Quick Contact

Fields marked with * are mandatory

Hours of Operation

 

Monday 9:00am - 6:00pm

Tuesday -Thursday
8:00am - 5:00pm

Friday 8:00am - 12:00pm

Summer Hours

Specials hours

Monday 9:00am - 5:00pm

Tuesday -Thursday
8:00am - 5:00pm

Friday,Saturday,Sunday Closed

Phone: 989-773-3560

900 E Bellows St, Mt Pleasant, MI 48858


 

Being a parent means lots of jobs. One of those is showing your kids the path toward proper oral hygiene. You, and they, will be glad you made the effort in a lifetime of good teeth and gums. Since it all starts with the baby teeth, it helps to understand different factors about them, so here’s some info from Dr. Egger. 

What is primary dentition? 

Primary dentition sounds like something they used to do in a one-room schoolhouse. It just means the arrival of the 20 baby teeth. Called, for some maple tree-like reason, deciduous teeth, these will include four incisors, two canines, and four molars on each jaw. These begin erupting through the gums around the age of six months. One or two teeth will break through each month.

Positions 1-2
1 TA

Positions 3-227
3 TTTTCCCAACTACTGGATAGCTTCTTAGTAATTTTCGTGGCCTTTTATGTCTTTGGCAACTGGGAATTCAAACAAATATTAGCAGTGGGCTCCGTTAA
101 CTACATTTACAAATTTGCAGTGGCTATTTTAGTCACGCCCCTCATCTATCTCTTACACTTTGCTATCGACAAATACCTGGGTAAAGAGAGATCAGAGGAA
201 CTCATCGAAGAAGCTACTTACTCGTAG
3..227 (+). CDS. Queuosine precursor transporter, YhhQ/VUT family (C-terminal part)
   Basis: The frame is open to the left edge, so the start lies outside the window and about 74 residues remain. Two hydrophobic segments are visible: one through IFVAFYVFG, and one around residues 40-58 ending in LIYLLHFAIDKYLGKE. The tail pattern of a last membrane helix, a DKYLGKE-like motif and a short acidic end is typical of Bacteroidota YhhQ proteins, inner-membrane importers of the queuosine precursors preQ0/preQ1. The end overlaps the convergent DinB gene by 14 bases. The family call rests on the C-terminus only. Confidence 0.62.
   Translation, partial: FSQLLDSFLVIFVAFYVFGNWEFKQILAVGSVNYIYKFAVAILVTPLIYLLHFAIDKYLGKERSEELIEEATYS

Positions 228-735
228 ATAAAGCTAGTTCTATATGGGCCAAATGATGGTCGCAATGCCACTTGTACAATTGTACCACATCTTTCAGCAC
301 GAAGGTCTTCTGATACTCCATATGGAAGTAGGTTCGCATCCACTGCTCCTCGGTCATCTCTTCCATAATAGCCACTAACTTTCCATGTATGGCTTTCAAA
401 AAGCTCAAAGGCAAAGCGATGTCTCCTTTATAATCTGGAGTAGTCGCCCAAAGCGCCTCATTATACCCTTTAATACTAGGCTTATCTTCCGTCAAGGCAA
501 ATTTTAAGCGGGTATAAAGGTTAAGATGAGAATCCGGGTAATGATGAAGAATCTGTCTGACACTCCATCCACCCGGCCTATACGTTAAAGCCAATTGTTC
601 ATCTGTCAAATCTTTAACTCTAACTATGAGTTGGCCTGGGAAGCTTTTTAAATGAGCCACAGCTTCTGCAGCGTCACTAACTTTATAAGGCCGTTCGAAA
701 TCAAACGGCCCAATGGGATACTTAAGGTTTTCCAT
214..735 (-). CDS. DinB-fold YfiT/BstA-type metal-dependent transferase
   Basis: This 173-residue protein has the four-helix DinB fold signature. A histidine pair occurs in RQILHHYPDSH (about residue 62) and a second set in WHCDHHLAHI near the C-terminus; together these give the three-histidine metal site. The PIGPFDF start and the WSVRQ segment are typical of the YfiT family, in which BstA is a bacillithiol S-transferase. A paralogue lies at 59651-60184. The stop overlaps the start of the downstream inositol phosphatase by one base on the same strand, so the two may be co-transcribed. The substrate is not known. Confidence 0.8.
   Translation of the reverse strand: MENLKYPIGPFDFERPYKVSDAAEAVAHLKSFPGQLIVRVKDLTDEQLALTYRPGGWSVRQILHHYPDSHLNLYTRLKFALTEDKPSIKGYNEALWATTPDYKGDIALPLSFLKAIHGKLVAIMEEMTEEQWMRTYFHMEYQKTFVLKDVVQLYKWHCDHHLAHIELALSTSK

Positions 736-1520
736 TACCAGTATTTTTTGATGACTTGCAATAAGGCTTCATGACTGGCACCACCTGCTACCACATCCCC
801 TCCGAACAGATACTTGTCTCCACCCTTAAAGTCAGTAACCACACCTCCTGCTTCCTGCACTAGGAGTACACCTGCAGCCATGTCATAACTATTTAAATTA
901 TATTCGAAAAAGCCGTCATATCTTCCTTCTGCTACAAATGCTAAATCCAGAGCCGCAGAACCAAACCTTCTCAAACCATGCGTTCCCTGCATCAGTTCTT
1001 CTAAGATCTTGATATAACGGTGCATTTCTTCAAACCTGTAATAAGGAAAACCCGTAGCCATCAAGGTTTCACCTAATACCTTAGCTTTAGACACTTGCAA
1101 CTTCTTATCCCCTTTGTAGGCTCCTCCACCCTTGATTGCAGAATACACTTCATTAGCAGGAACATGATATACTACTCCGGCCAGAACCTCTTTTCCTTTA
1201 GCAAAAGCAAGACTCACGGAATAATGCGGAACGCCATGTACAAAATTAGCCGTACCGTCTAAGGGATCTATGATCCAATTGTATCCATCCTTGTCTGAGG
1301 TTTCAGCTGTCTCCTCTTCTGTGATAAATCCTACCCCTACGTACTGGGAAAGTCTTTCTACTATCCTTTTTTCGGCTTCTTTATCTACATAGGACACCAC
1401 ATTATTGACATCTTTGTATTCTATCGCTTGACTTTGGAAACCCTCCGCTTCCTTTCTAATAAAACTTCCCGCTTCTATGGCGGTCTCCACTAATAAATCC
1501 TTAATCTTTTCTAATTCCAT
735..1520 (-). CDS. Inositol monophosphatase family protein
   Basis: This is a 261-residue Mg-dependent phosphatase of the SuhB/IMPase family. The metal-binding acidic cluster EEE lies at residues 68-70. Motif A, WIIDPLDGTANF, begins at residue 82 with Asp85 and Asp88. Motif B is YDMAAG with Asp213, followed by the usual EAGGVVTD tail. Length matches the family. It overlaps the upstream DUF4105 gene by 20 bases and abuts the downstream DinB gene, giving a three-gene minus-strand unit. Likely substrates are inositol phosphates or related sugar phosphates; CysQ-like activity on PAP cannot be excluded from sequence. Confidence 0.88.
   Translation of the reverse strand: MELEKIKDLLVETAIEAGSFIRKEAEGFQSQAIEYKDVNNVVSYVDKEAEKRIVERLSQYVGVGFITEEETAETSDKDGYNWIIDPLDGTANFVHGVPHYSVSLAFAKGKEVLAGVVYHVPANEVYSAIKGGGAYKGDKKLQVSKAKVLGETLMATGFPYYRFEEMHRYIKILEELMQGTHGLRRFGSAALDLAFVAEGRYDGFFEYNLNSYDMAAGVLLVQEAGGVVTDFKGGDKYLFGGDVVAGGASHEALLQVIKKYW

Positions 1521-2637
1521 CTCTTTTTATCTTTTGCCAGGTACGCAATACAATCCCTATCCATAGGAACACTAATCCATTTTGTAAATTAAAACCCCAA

When? 

The first teeth to come in are the bottom central incisors, followed by the four front teeth on the upper jaw. The rest of the teeth descend in pairs, usually one on each side. Your child should have around 10 teeth on top and bottom somewhere between 2 and 3 years old. These teeth will last until around 6 or 7 when they will start to shed, calling for many Tooth Fairy visits. Those deciduous teeth will be mostly gone by the age of 13, replaced by permanent teeth. 

Facts about those baby teeth 

Here are some facts about baby teeth you probably didn’t know: 

  •     Girls get their teeth earlier than boys.
  •     Teeth in the lower jaw erupt before those in the upper jaw.
  •     Children who are shorter in height may have delayed tooth eruption.
  •     If you live in a warmer climate, your kid’s teeth will come in earlier.
  •     People living in urban areas get teeth faster than rural kids.
  •     Birth rank can make older kids get their teeth earlier than their youngest brother or sister.

A couple tips 

  1.   Don’t be remiss before the teeth come in. Before they erupt, clean your baby’s gums and the erupting teeth by rubbing a clean, damp washcloth along the baby’s upper and lower gums.
  1.   When the teeth come in, start brushing your baby’s teeth at least two to three times a day with a soft-bristled toothbrush and water.

Dr. Egger and our team are proud to provide oral healthcare for generations of Michiganders. When it’s time for your latest little one to see the dentist, we’ll be here. Call us at (989) 773-3560 to make your appointment.